How I Got My Attention Back

Excerpt from this article:

There are a thousand beautiful ways to start the day that don’t begin with looking at your phone. And yet so few of us choose to do so.

Was I being too hard on technology? Were we all? Technology is such an easy scapegoat. But it feels so right to point our fingers — It must have been the fake news. It must have been Facebook. It must have been Twitter. It must have been Reddit forums.

It was none of these things. It was all of these things. Whatever it was, it robbed us of our attention and, with that, our compassion. But the network never meant to harm us. Hell, it was made by a gaggle of geeks in rooms without windows in the suburbs of Geneva. That’s either the most endearing image, or the most creepy.

Regardless, down in Virginia, on a repurposed plantation: I want my attention back. The thought wouldn’t let go.

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Twitter’s Great Depression

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I left Twitter on January 1st.

Yet, I am jonesing.

I’ve been on Twitter for over 10 years. I’ve met a ton of great people on there. And up until recently it’s been fun! (I wrote about my whole history with Twitter a while back.) It was often the first thing I checked in the morning and the last thing I checked at night. It was like air. And then it wasn’t fun anymore. (Some would argue that for them, it was never fun. And that distinction was/is often based along gender and racial lines.) And now it’s gone from not being fun to being toxic.

It’s been two weeks since I’ve sent a tweet. The app’s still on my phone. (They say the best way to quit is with a pack still in your pocket.) The account’s still up for practical reasons. First off, I use it to log in to several things. Yeah, I can change that, but it’s a pain in the ass. More importantly, people still DM me once in a while, and some of those are business leads, which I don’t want to lose. Plus, I’ve got embedded tweets all over the place, and other folks have embedded my tweets in their own articles. So if I actually shut down the account things break. I don’t want things to break any more than they already have.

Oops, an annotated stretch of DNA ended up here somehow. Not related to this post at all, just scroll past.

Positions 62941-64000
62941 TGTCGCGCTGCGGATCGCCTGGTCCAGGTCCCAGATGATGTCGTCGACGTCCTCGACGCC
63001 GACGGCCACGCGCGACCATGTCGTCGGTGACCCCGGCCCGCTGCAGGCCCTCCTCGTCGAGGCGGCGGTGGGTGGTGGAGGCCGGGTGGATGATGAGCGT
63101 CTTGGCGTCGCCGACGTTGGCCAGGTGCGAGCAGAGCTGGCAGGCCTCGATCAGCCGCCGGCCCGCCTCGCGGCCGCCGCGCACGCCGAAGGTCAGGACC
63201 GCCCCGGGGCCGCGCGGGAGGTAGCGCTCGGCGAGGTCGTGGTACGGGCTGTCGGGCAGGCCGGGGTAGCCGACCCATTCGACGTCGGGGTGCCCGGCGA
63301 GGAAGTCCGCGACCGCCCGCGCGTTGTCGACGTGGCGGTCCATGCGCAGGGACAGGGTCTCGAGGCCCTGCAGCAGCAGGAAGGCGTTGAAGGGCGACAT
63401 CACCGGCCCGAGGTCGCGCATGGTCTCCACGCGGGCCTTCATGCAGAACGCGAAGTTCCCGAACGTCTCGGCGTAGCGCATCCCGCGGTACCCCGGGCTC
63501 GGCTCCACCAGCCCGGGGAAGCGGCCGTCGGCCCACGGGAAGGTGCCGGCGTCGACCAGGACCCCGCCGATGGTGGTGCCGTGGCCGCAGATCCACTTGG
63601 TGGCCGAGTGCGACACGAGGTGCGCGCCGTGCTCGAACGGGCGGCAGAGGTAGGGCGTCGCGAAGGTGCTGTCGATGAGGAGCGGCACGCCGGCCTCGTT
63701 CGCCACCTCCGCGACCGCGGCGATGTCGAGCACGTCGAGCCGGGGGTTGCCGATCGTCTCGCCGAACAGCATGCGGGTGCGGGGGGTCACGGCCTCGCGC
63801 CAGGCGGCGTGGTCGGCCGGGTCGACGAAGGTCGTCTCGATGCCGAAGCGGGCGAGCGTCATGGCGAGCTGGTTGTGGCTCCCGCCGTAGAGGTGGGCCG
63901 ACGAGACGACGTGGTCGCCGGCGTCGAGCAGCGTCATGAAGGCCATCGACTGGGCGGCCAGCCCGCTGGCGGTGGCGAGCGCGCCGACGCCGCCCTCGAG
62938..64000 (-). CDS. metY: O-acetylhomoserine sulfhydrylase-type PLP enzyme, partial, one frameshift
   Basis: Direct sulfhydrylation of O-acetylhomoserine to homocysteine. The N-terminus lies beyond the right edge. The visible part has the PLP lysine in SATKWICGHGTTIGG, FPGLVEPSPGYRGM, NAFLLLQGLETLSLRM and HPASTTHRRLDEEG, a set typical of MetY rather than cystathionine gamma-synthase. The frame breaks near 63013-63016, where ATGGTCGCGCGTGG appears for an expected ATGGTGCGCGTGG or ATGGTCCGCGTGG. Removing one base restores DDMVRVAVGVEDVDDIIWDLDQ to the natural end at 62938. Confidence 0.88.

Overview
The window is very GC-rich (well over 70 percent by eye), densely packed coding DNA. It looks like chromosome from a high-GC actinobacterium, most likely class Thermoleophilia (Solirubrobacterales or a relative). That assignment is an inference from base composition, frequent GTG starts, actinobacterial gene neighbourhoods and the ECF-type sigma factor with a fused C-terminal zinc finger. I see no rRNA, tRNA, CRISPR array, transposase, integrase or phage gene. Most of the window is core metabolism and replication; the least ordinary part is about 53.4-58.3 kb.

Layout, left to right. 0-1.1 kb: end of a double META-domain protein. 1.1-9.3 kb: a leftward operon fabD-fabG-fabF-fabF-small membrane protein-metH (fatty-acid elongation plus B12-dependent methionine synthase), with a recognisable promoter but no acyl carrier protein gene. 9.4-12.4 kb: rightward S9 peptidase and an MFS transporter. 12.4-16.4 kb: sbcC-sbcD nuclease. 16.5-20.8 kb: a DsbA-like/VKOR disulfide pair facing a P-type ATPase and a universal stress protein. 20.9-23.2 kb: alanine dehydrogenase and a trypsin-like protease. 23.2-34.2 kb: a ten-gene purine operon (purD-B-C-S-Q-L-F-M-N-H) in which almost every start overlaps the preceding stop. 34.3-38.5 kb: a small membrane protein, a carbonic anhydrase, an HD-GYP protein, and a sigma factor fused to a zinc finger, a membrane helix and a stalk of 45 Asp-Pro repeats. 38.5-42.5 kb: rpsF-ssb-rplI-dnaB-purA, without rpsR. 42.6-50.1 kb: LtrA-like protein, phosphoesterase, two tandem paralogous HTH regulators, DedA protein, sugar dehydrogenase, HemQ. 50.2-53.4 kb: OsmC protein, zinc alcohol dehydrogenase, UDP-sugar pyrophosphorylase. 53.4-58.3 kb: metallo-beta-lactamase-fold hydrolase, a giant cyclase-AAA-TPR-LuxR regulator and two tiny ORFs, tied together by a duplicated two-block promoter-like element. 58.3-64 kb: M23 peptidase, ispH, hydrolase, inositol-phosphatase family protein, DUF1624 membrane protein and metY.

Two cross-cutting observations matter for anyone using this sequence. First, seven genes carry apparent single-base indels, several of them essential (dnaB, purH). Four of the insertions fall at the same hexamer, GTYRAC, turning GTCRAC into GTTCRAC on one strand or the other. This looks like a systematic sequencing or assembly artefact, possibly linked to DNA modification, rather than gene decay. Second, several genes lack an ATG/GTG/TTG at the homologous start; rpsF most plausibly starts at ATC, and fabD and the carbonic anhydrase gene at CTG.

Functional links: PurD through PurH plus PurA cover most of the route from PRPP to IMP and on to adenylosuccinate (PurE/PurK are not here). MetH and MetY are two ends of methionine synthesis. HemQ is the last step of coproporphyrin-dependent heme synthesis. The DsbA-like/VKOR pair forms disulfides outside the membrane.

Teens ‘rebelling against social media’, say headteachers

Girls give up their phones at Beneden for three days

Excerpt from this article:

Almost two-thirds of schoolchildren would not mind if social media had never been invented, research suggests.

A survey of almost 5,000 students, mainly aged between 14 and 16, found a growing backlash against social media – with even more pupils (71%) admitting to taking digital detoxes to escape it.

Benenden, an independent girls boarding school in Kent, told BBC News that its pupils set up a three-day “phone-fast”.

Some girls found fears of being offline were replaced by feelings of relief.

The Useless Agony of Going Offline

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In his book, Levy, who also teaches tech and mindfulness courses at the University of Washington’s Information School, writes that most people who attempt this sort of experiment successfully complete it, and that they often “feel good about it.” He offers examples of individuals who noted that a day unplugged represented “one of the best days I had had in a long time,” and who “welcomed the silence and the relief of pressure.”

…Good on those folks, sincerely. But I hated spending three days without computers. And I feel no deep shame about this. I don’t think my disdain for the logged-off existence was due primarily to the fact that I’m addicted to social media, or cannot live without my phone, or have morphed into the prototypical “Distracted Man.”

Levy writes that when we choose to cast aside “the devices and apps we use regularly, it should hardly be surprising if we miss them, even long for them at times.” But what I felt was more general. I didn’t miss my smartphone, or the goofy watch I own that vibrates when I receive an e-mail and lets me send text messages by speaking into it. I didn’t miss Twitter’s little heart-shaped icons. I missed learning about new things.